Compaction is one of the most critical steps in asphalt pavement construction that ultimately impacts pavement performance. In the laboratory, the Superpave gyratory compaction (SGC) method is widely accepted because it applies both shear and compression simultaneously to the mixture and can best simulate the field compaction. However, research has also found that the mechanical properties of asphalt mixtures between SGC compacted specimens and field cores were different, which can be, at least partially, attributed to the different internal structure and air void distribution of the resulting mixtures. Current knowledge about SGC has not given insight into particle interaction characteristics during the compaction process. Therefore, this study aims to employ a real-time particle motion sensor, SmartRock, to investigate the particle movement characteristics during the SGC compaction process, understand how such movement can be related to the air void distribution of SGC specimens, and provide preliminary explanation about the gyratory compaction mechanisms from the meso-scale. It was found that particle's relative rotation pattern was directly related to mixture density change during compaction. The compaction process can be divided into three stages and the onset of the third stage generally matched with the conventional locking point definition. By placing the SmartRock sensor at different locations within a SGC mold, it was found that the particle located at mid-depth layer received more effective compaction as compared to the particle located at the bottom.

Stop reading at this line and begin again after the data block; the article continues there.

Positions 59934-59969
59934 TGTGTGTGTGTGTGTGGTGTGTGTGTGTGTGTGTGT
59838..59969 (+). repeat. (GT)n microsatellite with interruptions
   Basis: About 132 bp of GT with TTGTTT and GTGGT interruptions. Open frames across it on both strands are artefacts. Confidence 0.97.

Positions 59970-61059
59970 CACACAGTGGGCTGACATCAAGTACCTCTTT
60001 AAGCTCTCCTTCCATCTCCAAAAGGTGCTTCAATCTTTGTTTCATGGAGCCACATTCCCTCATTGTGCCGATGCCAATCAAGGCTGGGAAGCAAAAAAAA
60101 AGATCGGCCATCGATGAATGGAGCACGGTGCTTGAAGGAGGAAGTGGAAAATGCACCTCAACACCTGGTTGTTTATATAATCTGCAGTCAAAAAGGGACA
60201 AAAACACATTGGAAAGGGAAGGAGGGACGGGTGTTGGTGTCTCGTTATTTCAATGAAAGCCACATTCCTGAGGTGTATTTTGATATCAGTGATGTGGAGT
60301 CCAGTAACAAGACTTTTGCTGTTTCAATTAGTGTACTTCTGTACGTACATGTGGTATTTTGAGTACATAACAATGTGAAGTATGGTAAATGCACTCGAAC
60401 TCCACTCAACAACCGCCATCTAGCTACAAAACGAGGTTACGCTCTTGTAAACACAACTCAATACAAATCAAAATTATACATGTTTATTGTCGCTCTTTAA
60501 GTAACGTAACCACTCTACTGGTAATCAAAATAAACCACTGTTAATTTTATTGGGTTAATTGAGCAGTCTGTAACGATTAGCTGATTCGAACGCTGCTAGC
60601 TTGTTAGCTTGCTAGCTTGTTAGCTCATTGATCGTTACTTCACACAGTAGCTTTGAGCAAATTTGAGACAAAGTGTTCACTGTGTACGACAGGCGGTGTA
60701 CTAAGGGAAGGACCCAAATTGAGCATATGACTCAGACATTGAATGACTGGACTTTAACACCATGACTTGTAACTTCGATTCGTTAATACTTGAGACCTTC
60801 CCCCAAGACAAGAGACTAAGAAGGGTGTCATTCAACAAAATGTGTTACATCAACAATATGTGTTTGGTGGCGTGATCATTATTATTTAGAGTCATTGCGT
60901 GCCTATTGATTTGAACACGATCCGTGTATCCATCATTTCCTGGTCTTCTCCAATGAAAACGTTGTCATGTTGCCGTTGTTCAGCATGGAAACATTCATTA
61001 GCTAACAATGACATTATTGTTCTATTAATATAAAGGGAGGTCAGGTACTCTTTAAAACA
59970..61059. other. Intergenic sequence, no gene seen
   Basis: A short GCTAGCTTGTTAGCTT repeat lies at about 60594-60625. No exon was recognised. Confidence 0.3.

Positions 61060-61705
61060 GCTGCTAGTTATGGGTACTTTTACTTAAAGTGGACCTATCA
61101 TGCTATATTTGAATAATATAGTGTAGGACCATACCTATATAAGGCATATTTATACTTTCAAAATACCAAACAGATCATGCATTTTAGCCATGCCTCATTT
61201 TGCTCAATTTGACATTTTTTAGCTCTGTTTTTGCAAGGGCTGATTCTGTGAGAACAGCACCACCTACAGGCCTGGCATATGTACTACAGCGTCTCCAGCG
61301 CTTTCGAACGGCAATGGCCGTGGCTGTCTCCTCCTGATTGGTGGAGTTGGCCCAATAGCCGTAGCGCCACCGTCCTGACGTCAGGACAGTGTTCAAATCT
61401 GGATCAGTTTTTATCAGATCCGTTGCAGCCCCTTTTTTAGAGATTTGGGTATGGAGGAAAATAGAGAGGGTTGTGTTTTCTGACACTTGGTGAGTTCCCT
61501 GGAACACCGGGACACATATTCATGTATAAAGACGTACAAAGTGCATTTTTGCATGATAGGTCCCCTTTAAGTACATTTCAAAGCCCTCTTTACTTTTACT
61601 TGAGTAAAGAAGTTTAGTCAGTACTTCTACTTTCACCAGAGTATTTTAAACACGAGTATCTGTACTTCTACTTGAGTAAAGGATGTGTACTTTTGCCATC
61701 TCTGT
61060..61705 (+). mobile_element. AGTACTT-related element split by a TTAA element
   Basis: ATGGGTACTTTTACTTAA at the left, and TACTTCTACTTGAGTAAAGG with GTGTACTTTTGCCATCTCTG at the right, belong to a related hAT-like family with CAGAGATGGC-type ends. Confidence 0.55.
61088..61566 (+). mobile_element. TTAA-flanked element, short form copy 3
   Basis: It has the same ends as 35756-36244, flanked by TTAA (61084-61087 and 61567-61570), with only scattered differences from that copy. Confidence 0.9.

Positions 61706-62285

All Science Journal Classification (ASJC) codes
- Civil and Structural Engineering
- Building and Construction
- Materials Science(all)